SQUARE POINT: The elusive peace PDF Print E-mail
Friday, 23 December 2011 13:31

BY Jack Edward Enriquez

Over four decades now the Mindanaoans especially us, the peace loving inhabitants of the south, have been deprived of the true meaning of the word “peace” guaranteed by the Constitution of a democratic country like ours, the beloved Philippines.

Different groups were organized among civic and church leaders, volunteers and students to portray the role of peace weavers and peace advocates here in Mindanao and Zamboanga City in particular. They support the peace program of the government by going down to the grassroot level through immersion to feel the real sentiment of the masses as what they have undertaken in connection with the Mindanao Week of Peace. They elucidate the significance of peace and try to instill in the minds of their listeners that peace can only be realized through civilized negotiations based on reasoning and mutual understanding.

Violence and hostilities will only tend to drive peace away. We appreciate so much the efforts exerted by these zealous advocates and volunteers like the Peace Advocates Zamboanga headed by our active friend Fr. Calvo, the Inter-Religious Solidarity Movement for Peace and the Bishops-Ulama Conference in the quest for true and lasting peace here in this part of the archipelago. Kudos!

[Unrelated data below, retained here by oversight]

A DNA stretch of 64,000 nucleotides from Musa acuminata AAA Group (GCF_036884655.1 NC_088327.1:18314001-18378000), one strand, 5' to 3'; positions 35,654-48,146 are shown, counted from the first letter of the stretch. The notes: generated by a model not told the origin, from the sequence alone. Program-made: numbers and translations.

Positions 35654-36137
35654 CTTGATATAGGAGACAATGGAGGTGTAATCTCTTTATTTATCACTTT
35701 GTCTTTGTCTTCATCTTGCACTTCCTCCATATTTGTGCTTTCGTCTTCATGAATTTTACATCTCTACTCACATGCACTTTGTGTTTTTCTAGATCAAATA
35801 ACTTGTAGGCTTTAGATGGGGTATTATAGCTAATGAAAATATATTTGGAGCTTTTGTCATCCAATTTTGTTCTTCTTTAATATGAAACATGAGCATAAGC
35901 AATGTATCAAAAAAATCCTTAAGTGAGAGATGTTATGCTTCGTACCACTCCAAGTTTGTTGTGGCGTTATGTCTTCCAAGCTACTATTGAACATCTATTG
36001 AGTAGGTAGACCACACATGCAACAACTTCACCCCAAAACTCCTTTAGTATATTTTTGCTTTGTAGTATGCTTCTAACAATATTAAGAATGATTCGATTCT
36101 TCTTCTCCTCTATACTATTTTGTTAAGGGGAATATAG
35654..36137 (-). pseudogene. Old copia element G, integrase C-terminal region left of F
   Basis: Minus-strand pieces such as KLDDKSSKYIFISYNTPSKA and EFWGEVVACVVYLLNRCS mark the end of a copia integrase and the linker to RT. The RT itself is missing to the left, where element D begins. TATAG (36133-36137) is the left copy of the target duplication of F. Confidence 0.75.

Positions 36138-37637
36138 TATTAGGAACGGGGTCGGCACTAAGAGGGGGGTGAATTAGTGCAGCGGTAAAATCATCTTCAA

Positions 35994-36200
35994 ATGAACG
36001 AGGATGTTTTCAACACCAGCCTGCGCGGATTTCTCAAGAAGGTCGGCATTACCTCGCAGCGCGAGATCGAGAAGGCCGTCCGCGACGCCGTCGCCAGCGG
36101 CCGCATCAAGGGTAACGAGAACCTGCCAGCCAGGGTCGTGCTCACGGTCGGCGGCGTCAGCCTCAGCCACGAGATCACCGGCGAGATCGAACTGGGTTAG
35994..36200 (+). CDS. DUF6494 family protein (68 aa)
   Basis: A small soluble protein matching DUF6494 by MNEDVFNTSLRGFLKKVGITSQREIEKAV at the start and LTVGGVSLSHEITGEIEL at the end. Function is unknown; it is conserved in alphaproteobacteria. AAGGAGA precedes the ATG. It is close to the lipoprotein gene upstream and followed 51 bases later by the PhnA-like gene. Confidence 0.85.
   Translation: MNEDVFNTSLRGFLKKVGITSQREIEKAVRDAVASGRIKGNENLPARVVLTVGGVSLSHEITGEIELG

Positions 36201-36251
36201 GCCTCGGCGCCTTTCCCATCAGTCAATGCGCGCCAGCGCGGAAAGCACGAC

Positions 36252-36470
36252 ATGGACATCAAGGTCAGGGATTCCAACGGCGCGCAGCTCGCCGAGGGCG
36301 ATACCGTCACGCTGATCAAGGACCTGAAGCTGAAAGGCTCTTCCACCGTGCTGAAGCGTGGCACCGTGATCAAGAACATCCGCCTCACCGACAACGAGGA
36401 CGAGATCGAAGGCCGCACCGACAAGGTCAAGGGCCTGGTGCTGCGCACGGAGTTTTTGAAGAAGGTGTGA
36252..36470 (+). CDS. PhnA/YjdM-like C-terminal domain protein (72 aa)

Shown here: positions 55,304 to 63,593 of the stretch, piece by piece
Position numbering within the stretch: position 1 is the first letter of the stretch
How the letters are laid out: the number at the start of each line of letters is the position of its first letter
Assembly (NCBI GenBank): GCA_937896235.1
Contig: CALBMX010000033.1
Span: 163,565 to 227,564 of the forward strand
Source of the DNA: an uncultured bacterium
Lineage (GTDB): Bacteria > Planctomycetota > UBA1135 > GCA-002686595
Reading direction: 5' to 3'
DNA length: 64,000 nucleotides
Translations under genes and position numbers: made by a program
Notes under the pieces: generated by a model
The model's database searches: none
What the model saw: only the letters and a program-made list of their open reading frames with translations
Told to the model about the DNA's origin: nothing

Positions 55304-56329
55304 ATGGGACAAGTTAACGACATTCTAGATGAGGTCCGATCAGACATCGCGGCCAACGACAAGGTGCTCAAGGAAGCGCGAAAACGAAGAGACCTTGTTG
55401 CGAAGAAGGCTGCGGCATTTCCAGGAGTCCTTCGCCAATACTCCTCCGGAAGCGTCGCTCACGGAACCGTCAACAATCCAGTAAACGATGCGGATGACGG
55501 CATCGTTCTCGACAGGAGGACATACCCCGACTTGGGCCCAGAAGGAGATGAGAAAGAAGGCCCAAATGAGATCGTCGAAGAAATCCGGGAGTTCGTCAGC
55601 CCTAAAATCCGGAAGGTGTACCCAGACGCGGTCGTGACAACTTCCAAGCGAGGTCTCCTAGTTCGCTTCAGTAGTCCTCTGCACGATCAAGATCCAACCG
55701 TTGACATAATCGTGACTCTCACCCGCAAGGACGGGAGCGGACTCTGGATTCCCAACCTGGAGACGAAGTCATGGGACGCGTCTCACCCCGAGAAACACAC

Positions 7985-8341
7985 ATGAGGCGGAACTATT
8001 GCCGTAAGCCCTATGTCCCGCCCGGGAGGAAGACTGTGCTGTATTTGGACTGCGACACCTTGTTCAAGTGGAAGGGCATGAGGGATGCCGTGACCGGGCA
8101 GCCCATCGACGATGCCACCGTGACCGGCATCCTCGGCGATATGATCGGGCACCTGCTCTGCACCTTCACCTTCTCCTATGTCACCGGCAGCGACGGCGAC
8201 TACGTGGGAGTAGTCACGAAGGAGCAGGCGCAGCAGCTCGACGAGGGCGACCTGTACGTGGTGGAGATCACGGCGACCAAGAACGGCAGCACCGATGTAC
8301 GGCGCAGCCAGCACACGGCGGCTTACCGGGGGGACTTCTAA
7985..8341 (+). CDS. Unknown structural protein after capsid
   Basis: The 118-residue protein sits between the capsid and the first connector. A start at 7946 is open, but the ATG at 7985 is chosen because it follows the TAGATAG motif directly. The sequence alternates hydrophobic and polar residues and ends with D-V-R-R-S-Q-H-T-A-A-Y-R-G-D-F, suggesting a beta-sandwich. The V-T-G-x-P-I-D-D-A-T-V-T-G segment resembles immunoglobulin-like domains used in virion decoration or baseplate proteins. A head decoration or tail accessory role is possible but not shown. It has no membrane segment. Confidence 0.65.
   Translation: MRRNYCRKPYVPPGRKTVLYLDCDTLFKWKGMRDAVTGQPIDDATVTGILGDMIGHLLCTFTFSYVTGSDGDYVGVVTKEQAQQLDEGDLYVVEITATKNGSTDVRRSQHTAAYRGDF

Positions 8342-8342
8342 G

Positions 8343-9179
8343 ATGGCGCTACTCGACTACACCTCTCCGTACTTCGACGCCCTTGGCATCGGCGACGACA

However, let’s make a little reflection. Who started this conflict that has devastated peace here in Mindanao? The poor farmers, fishermen, laborers, vendors and the innocent indigenous natives? Who initiated the evil scheme that has caused untimely death, vast destructions and sufferings upon the helpless, peaceful Mindanaoans? Why the focus on the common masses? They are the ones suffering, they are the shock-absorbers, they are the collateral damage. Isn’t it just like barking at the wrong tree?

Of course, it cannot be denied— inadvertently some lucky guys are benefitted from the deplorable situation for the past several years.

For peace talks to succeed on the table, there should be sincerity and understanding among the negotiators with trust and confidence in one another, not even a tinge of greed.

Generally the Mindanaoans are persisting in thirst for quite a time— not water nor wealth, but the elusive peace.